Fun With DHS Press Releases!

Let’s fisk a DHS press release! It’s the “Statement by DHS Press Secretary Sara Kuban on Markup of the Pass ID Bill by the Senate Homeland Security and Government Affairs Committee.” Here goes:

On the same day that Secretary Napolitano highlighted the Department’s efforts to combat terrorism and keep our country safe during a speech in New York City,

This part is true: Secretary Napolitano was in New York speaking about terrorism.

Congress took a major step forward on the PASS ID secure identification legislation.

There was a markup of PASS ID in the Homeland Security and Governmental Affairs Committee. It’s a step – not sure how major.

PASS ID is critical national security legislation

People who have studied identity-based security know that knowing people’s identities doesn’t secure against serious threats, so this is exaggeration.

that will break a long-standing stalemate with state governments

Thirteen states have barred themselves by law from implementing REAL ID, the national ID law. DHS hopes that changing the name and offering them money will change their minds.

that has prevented the implementation of a critical 9/11 recommendation to establish national standards for driver’s licenses.

The 9/11 Commission devoted three-quarters of a page to identity security – out of 400+ substantive pages. That’s more of a throwaway recommendation or afterthought. False identification wasn’t a modus operandi in the 9/11 attacks, and the 9/11 Commission didn’t explain how identity would defeat future attacks. (Also, using “critical” twice in the same sentence is a stylistic no-no.)

As the 9/11 Commission report noted, fraudulent identification documents are dangerous weapons for terrorists,

No, it said “travel documents are as important as weapons.” It was talking about passports and visas, not drivers’ licenses. Oh – and it was exaggerating.

but progress has stalled towards securing identification documents under the top-down, proscriptive approach of the REAL ID Act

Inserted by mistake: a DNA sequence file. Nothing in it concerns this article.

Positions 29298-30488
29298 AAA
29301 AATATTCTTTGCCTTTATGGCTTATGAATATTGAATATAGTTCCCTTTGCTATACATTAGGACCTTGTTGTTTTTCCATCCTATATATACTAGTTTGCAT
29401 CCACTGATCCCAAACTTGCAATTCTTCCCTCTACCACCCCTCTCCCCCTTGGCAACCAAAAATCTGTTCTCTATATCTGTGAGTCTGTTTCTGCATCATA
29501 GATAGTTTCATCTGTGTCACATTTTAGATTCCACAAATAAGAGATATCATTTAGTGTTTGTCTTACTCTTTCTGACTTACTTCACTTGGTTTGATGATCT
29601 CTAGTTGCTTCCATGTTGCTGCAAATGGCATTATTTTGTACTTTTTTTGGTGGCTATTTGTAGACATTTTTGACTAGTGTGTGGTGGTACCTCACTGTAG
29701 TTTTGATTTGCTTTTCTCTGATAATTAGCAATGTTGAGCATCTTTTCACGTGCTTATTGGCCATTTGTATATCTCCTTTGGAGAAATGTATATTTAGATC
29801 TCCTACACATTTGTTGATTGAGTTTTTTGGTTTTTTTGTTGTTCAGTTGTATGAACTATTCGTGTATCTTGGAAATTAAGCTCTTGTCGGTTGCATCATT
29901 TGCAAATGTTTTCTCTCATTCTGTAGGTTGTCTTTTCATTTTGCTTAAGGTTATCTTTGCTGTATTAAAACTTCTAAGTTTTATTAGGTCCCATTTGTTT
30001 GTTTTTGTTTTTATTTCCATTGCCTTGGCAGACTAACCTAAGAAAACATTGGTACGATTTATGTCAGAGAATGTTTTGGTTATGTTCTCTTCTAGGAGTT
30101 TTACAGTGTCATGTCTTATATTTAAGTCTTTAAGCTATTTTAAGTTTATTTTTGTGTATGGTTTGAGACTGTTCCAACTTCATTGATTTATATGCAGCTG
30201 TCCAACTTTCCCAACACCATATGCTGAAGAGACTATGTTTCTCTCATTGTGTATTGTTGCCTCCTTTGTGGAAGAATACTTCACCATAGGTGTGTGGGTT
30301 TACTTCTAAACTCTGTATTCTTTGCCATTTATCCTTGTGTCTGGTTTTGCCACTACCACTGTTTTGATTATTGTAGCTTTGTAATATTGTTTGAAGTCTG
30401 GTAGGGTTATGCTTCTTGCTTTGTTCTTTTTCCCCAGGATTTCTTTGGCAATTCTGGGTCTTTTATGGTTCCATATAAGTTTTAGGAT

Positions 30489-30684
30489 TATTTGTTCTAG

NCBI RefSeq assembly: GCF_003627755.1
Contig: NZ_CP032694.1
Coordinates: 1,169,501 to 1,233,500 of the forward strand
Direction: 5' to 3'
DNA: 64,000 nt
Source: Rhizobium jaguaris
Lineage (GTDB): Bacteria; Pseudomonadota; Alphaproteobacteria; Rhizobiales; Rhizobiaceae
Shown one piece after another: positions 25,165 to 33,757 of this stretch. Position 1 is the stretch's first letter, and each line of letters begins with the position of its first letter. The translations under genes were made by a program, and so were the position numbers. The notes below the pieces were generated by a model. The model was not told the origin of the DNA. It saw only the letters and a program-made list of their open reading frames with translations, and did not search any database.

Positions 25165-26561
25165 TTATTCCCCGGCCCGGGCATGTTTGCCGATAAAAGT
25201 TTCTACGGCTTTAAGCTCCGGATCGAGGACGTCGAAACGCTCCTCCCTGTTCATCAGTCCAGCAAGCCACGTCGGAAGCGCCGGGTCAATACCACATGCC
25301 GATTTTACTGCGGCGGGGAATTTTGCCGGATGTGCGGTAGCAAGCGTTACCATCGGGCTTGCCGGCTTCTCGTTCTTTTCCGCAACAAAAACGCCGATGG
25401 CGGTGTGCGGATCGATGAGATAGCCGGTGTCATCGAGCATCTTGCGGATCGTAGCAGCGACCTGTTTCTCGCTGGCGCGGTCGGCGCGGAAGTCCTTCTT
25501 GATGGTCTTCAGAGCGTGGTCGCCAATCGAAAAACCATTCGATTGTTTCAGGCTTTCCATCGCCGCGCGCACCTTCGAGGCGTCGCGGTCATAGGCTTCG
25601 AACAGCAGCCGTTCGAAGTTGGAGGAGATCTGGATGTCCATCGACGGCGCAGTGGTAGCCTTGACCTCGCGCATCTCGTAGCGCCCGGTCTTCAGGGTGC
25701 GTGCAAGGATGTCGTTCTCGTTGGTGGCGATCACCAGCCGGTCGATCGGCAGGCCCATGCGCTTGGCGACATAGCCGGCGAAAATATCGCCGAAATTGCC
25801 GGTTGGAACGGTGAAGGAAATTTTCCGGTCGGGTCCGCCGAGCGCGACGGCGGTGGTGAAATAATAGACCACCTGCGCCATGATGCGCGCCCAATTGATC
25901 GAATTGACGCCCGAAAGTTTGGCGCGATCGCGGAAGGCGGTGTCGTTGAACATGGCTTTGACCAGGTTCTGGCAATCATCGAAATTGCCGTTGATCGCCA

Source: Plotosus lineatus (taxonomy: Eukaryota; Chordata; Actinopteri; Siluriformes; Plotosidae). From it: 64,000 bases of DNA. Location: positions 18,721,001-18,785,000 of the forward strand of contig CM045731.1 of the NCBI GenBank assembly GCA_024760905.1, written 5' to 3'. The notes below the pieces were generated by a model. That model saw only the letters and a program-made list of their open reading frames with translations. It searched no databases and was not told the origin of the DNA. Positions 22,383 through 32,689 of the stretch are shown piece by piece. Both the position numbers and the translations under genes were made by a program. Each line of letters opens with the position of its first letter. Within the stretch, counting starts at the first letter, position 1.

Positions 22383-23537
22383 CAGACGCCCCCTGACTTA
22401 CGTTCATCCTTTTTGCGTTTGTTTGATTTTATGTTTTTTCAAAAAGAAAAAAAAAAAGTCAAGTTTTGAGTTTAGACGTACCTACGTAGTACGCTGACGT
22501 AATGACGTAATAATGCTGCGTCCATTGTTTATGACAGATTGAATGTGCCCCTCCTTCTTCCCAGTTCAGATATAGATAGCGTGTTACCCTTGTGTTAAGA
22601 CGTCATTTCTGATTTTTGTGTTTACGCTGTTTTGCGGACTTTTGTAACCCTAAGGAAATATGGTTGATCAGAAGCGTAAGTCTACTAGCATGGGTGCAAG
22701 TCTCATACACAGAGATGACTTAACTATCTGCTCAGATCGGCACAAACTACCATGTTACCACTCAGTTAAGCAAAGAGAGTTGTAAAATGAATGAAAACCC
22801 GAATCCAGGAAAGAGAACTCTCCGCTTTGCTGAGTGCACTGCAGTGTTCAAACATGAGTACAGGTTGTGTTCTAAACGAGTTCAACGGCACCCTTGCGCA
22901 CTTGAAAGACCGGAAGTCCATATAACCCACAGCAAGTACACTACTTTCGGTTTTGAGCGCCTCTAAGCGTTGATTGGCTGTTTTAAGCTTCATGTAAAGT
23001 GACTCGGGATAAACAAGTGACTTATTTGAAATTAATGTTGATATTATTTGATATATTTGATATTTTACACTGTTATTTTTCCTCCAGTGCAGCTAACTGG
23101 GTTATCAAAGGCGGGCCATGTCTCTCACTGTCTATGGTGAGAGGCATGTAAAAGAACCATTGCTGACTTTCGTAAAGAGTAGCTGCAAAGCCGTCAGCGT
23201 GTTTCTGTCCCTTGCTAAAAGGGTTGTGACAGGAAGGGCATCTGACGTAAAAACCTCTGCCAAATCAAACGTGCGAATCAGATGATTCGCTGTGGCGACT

True, rather than following top-down prescription, states have set their own policies to increase driver’s license security. It’s not necessarily needed, but if they want to they can, and they don’t need federal conscription of their DMVs to do it.

– an approach that has led thirteen states to enact legislation prohibiting compliance with the Act.

“… which is why we’re trying to get it passed again with a different name!”

Rather than a continuing stalemate with the states,

Non-compliant states stared Secretary Chertoff down when he threatened to disrupt their residents’ air travel, and they can do the same to Secretary Napolitano.

PASS ID provides crucial security gains now by establishing common security standards for driver’s licenses

Weak security gains, possibly in five years. In computer science – to which identification and credentialing is akin – monoculture is regarded as a source of vulnerability.

and a path forward for ensuring that states can electronically verify source documents, including birth certificates.

We’re on the way to that cradle-to-grave biometric tracking system that will give government so much power over every single citizen and resident.

See? That was fun!